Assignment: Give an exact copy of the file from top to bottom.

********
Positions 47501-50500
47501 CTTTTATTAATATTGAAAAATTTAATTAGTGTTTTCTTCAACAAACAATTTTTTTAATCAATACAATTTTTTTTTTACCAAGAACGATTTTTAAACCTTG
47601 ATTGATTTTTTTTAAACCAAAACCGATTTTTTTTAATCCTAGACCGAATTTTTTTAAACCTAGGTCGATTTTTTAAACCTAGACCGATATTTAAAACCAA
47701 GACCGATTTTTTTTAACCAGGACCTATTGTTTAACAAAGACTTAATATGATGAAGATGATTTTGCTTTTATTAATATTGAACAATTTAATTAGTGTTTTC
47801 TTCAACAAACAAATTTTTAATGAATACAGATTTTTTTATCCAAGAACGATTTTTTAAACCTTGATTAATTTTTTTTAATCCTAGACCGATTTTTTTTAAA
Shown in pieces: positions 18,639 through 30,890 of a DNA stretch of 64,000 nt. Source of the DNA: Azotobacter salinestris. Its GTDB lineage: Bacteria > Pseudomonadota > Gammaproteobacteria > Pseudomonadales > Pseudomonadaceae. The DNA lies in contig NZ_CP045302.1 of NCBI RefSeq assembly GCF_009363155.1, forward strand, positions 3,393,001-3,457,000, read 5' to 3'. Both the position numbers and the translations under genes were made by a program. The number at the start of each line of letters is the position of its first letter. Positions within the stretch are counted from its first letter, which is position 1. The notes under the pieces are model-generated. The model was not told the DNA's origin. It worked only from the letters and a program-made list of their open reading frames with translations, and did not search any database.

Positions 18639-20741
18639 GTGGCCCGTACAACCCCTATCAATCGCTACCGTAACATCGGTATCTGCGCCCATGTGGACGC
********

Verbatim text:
Positions 47501-50500
47501 CTTTTATTAATATTGAAAAATTTAATTAGTGTTTTCTTCAACAAACAATTTTTTTAATCAATACAATTTTTTTTTTACCAAGAACGATTTTTAAACCTTG
47601 ATTGATTTTTTTTAAACCAAAACCGATTTTTTTTAATCCTAGACCGAATTTTTTTAAACCTAGGTCGATTTTTTAAACCTAGACCGATATTTAAAACCAA
47701 GACCGATTTTTTTTAACCAGGACCTATTGTTTAACAAAGACTTAATATGATGAAGATGATTTTGCTTTTATTAATATTGAACAATTTAATTAGTGTTTTC
47801 TTCAACAAACAAATTTTTAATGAATACAGATTTTTTTATCCAAGAACGATTTTTTAAACCTTGATTAATTTTTTTTAATCCTAGACCGATTTTTTTTAAA
Shown in pieces: positions 18,639 through 30,890 of a DNA stretch of 64,000 nt. Source of the DNA: Azotobacter salinestris. Its GTDB lineage: Bacteria > Pseudomonadota > Gammaproteobacteria > Pseudomonadales > Pseudomonadaceae. The DNA lies in contig NZ_CP045302.1 of NCBI RefSeq assembly GCF_009363155.1, forward strand, positions 3,393,001-3,457,000, read 5' to 3'. Both the position numbers and the translations under genes were made by a program. The number at the start of each line of letters is the position of its first letter. Positions within the stretch are counted from its first letter, which is position 1. The notes under the pieces are model-generated. The model was not told the DNA's origin. It worked only from the letters and a program-made list of their open reading frames with translations, and did not search any database.

Positions 18639-20741
18639 GTGGCCCGTACAACCCCTATCAATCGCTACCGTAACATCGGTATCTGCGCCCATGTGGACGC